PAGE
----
Nov. 12, 2020 — The standard Part B monthly premium amount in 2020 will be $144.60, up $9.10 from 2019. Most people will pay the standard Part B premium amount. If you modified adjusted gross income as reported on your IRS tax return from 2 years ago is above a certain amount, you’ll pay the standard premium amount and an Income Related Monthly Adjustment Amount (IRMAA). IRMAA is an extra charge added to your premium.
If your yearly income in 2018 (for what you pay in 2020) was
November 4, 2019 — Last year about three million older people sought emergency room treatment for injuries sustained in falls. About 1 out of 3 people over 65 had a serious fall. We’ve all heard tales of older people (that is getting to be us!) whose lives were changed, irrevocably, for the worst after a big fall. A broken hip or pelvis can mean the end of an active life.
So what are you doing to stay agile, flexible, and strong so you don’t suffer a fall, or not seriously hurt if you do? If you say you are doing nothing, that is a problem, because you might be headed for a …. fall.
How well are you aging tests
Doctors and therapists have a number of tests that measure how people are aging. One of them claims to be an excellent predictor of your chances of dying within 6 years. See Today Show Video
October 8, 2019 — The results are in from the 555 people (so far!) who took the Medicare IQ test. We are thankful to all those intrepid souls: we are impressed with your solid grasp of most Medicare essentials. The test represents good timing, because this year’s Medicare Open Enrollment period begins next week (Oct 15) and runs through Dec. 7. During this time you can freely change plans without losing coverage. Didn’t take the quiz yet – here is the link to the Medicare IQ Quiz.
For learning purposes here is a question by question review of the quiz, along the scores by question. We arbitrarily set a passing grade of 60%, but the average score was just over 71%. Almost everyone understood the basic questions, such as the difference between Part A and Part B of Medicare. But three questions in particular tripped up about half of the people taking the quiz. Those questions involved the fine points of when you can sign up for Medicare (Question 10), which Medigap or Medicare Advantage Plan has the smallest deductible and copays (Q 11), and what events are covered under a Special Enrollment Period (Q 12).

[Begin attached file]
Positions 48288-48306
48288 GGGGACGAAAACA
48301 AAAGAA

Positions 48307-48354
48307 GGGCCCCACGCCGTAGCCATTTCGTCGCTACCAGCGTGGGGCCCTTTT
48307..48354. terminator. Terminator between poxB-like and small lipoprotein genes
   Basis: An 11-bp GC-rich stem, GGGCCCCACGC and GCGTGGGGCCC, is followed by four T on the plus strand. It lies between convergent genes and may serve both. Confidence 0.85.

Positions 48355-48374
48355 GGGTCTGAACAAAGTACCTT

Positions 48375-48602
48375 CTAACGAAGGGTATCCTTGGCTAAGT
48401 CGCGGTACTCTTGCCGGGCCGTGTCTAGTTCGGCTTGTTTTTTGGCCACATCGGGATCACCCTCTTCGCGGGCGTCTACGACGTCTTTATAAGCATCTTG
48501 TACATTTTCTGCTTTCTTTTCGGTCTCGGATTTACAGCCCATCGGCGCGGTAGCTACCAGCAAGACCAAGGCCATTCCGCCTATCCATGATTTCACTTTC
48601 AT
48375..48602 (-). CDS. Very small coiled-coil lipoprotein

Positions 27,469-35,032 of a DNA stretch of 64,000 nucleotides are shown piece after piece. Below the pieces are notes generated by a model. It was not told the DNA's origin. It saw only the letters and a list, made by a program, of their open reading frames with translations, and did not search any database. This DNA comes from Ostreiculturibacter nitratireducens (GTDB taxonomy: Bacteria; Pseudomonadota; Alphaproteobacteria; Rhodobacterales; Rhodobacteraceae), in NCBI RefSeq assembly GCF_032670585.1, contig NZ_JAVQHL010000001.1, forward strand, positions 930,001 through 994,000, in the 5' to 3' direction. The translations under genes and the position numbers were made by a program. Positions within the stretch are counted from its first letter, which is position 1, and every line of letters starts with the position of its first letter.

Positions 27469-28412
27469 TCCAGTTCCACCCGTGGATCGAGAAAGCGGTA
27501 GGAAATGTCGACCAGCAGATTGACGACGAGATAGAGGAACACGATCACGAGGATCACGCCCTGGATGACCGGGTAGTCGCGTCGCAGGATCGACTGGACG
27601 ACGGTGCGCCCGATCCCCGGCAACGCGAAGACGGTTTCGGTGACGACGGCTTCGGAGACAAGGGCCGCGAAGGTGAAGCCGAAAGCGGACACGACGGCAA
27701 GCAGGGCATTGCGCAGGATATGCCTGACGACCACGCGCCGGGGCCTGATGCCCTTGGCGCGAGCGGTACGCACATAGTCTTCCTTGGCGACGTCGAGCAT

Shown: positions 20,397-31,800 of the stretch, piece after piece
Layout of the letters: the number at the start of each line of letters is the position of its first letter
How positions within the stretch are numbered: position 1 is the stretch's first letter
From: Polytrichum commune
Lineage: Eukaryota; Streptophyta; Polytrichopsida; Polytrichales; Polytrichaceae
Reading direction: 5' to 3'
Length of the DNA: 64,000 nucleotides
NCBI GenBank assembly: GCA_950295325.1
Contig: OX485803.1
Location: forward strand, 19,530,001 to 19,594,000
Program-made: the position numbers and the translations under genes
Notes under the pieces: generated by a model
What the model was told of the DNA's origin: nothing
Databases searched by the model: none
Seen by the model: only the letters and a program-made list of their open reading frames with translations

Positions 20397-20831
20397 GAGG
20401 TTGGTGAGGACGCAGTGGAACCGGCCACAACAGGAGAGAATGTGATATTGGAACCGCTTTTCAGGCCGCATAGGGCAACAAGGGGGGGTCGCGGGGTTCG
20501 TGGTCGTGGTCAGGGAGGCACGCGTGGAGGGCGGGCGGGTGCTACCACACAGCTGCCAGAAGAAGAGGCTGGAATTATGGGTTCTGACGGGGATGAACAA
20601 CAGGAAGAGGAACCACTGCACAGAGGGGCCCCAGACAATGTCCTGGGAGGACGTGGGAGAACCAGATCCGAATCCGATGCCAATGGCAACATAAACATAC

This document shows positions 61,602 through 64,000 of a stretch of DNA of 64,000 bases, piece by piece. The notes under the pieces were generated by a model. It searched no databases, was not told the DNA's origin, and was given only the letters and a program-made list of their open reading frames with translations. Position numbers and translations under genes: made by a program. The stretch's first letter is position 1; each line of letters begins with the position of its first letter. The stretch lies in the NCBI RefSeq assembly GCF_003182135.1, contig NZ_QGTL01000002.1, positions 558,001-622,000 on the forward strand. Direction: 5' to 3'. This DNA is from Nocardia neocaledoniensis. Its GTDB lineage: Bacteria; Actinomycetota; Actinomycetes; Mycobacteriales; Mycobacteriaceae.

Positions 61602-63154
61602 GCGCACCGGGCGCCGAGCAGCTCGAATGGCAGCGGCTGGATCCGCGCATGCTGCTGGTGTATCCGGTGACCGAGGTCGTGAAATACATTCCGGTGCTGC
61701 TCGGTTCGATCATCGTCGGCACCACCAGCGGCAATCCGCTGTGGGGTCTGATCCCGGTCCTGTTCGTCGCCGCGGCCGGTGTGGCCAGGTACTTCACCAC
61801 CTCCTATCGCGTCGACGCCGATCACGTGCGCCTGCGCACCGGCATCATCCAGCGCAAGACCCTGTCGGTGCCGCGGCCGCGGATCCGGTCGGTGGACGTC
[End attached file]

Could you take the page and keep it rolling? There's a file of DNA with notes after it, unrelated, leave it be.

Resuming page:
Question 1: At what age are you eligible to Medicare on your own earnings record?
Some 82% answered correctly that the age to do this is 65. Wrong answers were 62 and 66.
October 8, 2019 — Stopped at the intersection, the light turned green. Your editor pushed on the bike pedals, ready to pass the tourist couple in front, who were wobbling to a start on their tandem bicycle. Except there they went, quickly gaining distance and fading away. Puzzled, I finally figured out they were on an eBike – a new category of bikes assisted by a battery powered motor. These new products are rapidly attracting a whole new group of people to biking.
Electric bikes have several big advantages:
Great for people who live in hilly country or on a big hill. They have just enough assist to make you not dread starting out your ride or finishing with a monster climb.
More fun for everyone. Our friend Brian and his wife just got back from a trip to Boulder, Colorado. With power assisted electric bikes their rental bike outings were fun for both of them – she could keep up without becoming exhausted, and he could pedal as hard as he wanted. Routes with big hills, which before they would have tried to avoid, were no problem for either of them.